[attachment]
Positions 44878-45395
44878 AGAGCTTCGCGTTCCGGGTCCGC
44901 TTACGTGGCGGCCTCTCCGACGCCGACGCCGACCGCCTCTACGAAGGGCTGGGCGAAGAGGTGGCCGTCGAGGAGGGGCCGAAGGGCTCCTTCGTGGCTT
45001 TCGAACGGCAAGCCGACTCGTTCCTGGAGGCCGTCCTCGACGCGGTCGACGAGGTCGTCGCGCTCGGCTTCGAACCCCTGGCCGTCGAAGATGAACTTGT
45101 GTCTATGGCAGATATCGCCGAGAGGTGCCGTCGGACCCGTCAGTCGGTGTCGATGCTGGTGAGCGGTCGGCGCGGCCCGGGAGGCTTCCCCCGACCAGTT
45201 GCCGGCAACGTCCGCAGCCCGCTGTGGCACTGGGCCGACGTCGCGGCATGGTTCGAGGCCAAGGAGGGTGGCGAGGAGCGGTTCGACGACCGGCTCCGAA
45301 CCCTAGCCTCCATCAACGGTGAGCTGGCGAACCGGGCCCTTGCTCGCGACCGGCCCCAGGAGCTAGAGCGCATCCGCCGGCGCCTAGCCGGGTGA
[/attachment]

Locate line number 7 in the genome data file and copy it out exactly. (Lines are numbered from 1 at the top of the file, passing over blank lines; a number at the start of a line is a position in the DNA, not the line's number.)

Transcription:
45301 CCCTAGCCTCCATCAACGGTGAGCTGGCGAACCGGGCCCTTGCTCGCGACCGGCCCCAGGAGCTAGAGCGCATCCGCCGGCGCCTAGCCGGGTGA